Ending the Stigma Against Community College

You couldn’t get into a real university. You’re dumb. You’re not going to get a good education. You’re going to regret your decision. These are all some of the comments people say in their mind after asking community college students where they’re going to school. The awkward smile and hesitation before saying ‘good for you’ out loud usually gives away what they’re thinking. What people don’t know is that community college can offer people a second chance at achieving their dreams, even if they got straight As and had outstanding extracurriculars in high school.

One of the main reasons people attend community college is to save money. Dorms, health, and food fees on top of tuition can cost up to hundreds of thousands of dollars depending on which college you attend. By going to community college for one or two years, some students can eliminate some of that cost by living at home with their parents and eating at home. The first two years at any college or university are essentially spent taking general education classes that cover core subjects. You can take these same courses at community college for thousands of dollars less than what a university will charge. In most cases those courses will smoothly transfer over to a four-year college. In the end, you will save thousands of dollars and still receive the same diploma as those who attended a university all four years.

For others, community college is an opportunity to stay closer to home for another year or two if they are not fully ready to move away. This could be because of external factors, such as taking care of a sick family member or simply not feeling comfortable enough to live on their own. Many people who are against community college believe that students should move away from home in order to experience adulthood. While this is true, for some people it is simply unaffordable to pay thousands of dollars for a dorm room on top of tuition.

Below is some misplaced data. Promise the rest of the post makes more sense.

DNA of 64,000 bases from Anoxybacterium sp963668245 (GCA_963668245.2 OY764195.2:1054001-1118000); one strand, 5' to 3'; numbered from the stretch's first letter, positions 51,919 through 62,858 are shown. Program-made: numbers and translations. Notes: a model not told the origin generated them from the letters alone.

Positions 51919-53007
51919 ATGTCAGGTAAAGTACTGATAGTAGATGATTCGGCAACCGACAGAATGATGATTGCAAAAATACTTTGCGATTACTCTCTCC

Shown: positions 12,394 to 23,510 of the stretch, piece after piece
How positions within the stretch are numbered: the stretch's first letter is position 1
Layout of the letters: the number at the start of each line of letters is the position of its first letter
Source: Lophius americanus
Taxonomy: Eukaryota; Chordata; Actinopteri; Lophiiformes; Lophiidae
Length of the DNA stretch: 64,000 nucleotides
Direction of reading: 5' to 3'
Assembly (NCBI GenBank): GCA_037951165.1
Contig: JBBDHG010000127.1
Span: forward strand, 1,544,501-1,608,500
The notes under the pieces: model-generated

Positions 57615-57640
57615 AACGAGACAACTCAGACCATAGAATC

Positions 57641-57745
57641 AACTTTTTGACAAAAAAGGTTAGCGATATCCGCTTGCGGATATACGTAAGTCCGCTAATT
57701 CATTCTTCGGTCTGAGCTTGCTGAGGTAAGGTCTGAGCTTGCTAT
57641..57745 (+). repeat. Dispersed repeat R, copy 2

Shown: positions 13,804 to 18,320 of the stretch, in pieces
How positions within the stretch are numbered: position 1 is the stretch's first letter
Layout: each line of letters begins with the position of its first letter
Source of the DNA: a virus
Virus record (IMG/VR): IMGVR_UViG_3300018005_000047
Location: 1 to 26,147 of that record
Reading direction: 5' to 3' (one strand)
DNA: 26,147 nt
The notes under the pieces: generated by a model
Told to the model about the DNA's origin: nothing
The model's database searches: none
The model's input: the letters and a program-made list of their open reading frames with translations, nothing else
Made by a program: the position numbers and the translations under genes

In all, community college students shouldn’t be considered by society to be less smart or capable than those who attend a four-year university. For some people, community college is their only chance at receiving a higher education. For others it may be a personal preference to stay at home for two more years until they are fully ready to leave. Whatever the reason may be, it is unfair for society to label these students as inherently dumb when they are receiving the same education as those in four year college. College prestige and recognition should not be a determining factor in how people judge others. In the end, both the community college and four-year college paths will meet and the only determining factor of success is where you end up.


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